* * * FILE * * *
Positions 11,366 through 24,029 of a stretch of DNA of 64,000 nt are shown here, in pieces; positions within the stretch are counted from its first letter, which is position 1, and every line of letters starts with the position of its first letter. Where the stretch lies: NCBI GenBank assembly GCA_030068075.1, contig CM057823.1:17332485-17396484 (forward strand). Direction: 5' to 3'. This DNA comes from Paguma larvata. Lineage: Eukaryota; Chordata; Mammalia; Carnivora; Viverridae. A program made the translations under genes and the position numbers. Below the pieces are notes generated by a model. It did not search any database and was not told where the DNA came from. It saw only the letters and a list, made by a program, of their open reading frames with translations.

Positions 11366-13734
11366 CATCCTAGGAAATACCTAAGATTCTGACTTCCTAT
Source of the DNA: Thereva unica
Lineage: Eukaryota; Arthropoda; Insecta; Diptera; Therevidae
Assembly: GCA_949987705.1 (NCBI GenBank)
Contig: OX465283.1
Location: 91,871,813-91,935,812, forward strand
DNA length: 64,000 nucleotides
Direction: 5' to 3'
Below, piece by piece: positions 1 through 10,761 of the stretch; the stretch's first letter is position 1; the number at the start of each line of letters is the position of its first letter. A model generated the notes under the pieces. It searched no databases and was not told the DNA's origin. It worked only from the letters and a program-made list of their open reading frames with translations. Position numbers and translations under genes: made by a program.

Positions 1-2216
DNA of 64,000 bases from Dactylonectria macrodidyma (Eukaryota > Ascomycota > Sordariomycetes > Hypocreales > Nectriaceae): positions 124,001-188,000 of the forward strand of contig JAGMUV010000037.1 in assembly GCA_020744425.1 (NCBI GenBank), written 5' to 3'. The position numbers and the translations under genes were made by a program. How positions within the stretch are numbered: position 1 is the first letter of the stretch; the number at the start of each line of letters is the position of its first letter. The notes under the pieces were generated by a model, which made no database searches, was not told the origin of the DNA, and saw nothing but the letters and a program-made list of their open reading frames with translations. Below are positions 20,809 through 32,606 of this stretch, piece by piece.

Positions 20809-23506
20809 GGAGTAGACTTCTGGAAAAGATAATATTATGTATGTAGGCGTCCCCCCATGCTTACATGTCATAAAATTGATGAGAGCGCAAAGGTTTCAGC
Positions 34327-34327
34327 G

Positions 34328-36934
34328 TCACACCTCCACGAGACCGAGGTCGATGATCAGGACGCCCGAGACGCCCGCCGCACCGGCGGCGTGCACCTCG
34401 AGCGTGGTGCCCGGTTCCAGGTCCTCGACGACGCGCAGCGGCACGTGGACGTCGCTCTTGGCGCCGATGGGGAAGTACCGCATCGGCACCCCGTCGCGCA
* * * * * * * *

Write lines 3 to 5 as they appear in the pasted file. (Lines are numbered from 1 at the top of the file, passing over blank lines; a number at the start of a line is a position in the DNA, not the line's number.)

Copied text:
11366 CATCCTAGGAAATACCTAAGATTCTGACTTCCTAT
Source of the DNA: Thereva unica
Lineage: Eukaryota; Arthropoda; Insecta; Diptera; Therevidae